Sep 27, 2018

Uber's push to be a carbon ally

Photo: Ali Balikci/Anadolu Agency/Getty Images

Uber announced Wednesday that it's funneling $10 million over three years into a new "fund for sustainable mobility" to help address congestion, aid urban design, boost electrification and bicycle transit, and more.

Why it matters: The move arrives as some analysts and policymakers fear that the growth of ride-hailing is worsening urban traffic — and hence boosting emissions — and could be cannibalizing mass transit.

The details: Some goals for the Uber fund, the company says, include:

  • Advocating for congestion pricing in cities.
  • "We’re ready to do our part to help cities that want to put in place smart policies to tackle congestion—even if that means paying money out of our own pocket to pass a tax on our core business," CEO Dara Khosrowshahi says in the announcement.
  • $250,000 will go to the nonprofit transportation data organization SharedStreets.
  • They're also contributing to alternatives to car use, including a donation to the group PeopleForBikes.
  • TechCruch has a good rundown of the initiatives here.

The big picture: Fast Company's piece on the new efforts takes stock of Uber's wider evolution. Eillie Anzilotti writes:

"Whereas in the early days, Uber thrived by positioning itself as a luxurious counterpoint to public transit, and a more convenient alternative to car travel in a city by doing away with the need to search for parking, it’s now trying to position itself as one node in a city’s transportation fabric, and potentially one that can use its reach and revenue to create broader change."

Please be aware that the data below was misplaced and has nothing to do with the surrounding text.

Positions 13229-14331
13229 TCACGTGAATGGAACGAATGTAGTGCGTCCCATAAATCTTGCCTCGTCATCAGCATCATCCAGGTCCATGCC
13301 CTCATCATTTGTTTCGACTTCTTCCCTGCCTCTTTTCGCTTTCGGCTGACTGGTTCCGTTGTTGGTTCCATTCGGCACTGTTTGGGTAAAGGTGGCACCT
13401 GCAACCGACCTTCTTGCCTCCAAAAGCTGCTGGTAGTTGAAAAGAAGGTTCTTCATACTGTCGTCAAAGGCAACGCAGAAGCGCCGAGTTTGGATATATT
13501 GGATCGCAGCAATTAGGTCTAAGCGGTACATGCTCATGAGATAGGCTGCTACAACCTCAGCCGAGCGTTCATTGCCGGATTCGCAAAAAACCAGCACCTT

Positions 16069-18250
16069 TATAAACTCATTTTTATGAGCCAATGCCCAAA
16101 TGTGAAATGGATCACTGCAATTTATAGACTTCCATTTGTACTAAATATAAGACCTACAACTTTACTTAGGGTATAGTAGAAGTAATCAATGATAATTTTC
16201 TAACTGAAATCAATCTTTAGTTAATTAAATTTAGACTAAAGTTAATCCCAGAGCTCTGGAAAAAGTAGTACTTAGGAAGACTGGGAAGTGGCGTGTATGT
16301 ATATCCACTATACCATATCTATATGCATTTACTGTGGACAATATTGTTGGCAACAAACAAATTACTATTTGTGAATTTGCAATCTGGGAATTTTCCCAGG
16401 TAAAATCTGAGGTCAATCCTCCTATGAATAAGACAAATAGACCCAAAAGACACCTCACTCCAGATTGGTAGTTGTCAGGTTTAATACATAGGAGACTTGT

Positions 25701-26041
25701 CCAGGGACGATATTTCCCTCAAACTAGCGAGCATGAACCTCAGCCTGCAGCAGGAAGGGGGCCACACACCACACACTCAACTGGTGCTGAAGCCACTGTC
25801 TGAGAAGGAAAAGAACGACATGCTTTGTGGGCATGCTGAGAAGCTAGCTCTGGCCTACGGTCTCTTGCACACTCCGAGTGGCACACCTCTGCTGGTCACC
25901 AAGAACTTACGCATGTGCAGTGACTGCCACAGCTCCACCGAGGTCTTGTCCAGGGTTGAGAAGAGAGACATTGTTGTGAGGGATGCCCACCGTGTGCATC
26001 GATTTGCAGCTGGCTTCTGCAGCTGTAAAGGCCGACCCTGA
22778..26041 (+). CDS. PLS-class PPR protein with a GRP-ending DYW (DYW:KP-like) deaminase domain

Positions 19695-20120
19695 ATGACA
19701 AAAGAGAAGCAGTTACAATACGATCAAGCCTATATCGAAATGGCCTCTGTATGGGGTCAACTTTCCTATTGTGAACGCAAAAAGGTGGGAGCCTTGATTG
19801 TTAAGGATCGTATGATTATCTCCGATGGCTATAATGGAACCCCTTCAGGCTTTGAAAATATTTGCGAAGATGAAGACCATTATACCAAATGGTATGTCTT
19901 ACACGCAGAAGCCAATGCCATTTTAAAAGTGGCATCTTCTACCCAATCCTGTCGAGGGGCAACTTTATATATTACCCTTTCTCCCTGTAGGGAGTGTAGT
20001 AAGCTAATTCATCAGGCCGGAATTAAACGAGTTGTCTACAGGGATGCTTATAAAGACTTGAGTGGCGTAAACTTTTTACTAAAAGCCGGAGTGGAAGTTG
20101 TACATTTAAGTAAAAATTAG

Separately, SharedStreets announced that it's collaborating with Uber, Lyft and Ford. Via a joint statement, the companies say:

"The data sets pledged by the companies will provide the public and private sectors with new tools to manage curb space in order to reduce congestion and emissions that cause climate change; improve the efficiency of city streets by making it easier for everyone to get around; and save lives by preventing traffic crashes."

Go deeper: How Uber is making traffic even worse.

Go deeper

Public transit's death spiral

Illustration: Eniola Odetunde/Axios

Public transit systems across the country are experiencing a painful trifecta: Ridership has collapsed, funding streams are squeezed, and mass transit won't bounce back from the pandemic nearly as fast as other modes of transportation.

Why it matters: Transit agencies could see an annual shortfall of as much as $38 billion due to the coronavirus pandemic, according to TransitCenter. At the same time, they're more important than ever, with more than 36% of essential workers relying on public transportation to get to work.

World coronavirus updates: London mayor says U.K. nowhere near lockdown lifting

Data: The Center for Systems Science and Engineering at Johns Hopkins; Map: Andrew Witherspoon/Axios

Prime Minister Jacinda Ardern offered hope in the fight against the novel coronavirus, saying she believes New Zealand has "turned a corner" after two weeks of strict lockdown measures. But London Mayor Sadiq Khan has said the U.K. is "nowhere near" lifting restrictions.

The big picture: COVID-19 has killed over 82,000 people and infected 1.4 million others globally as of early Wednesday, per Johns Hopkins data. Global recoveries have surpassed 301,000. Spain has reported the most cases outside the U.S. (more than 141,000) and Italy the most deaths (over 17,000). Half the planet's population is on lockdown.

Go deeperArrowUpdated 31 mins ago - Health

Wisconsin may be the start of the 2020 election wars

Illustration: Aïda Amer/Axios

Wisconsin voters braving lines in face masks — after a last-minute Supreme Court ruling against extending the absentee deadline — could foreshadow a nationwide legal struggle over how to conduct elections during the coronavirus outbreak, election experts say.

Why it matters: "It's a harbinger of what's to come in the next skirmishes in the voting wars" from now through November, Richard Hasen, a professor and national election law expert at the University of California, Irvine, told Axios.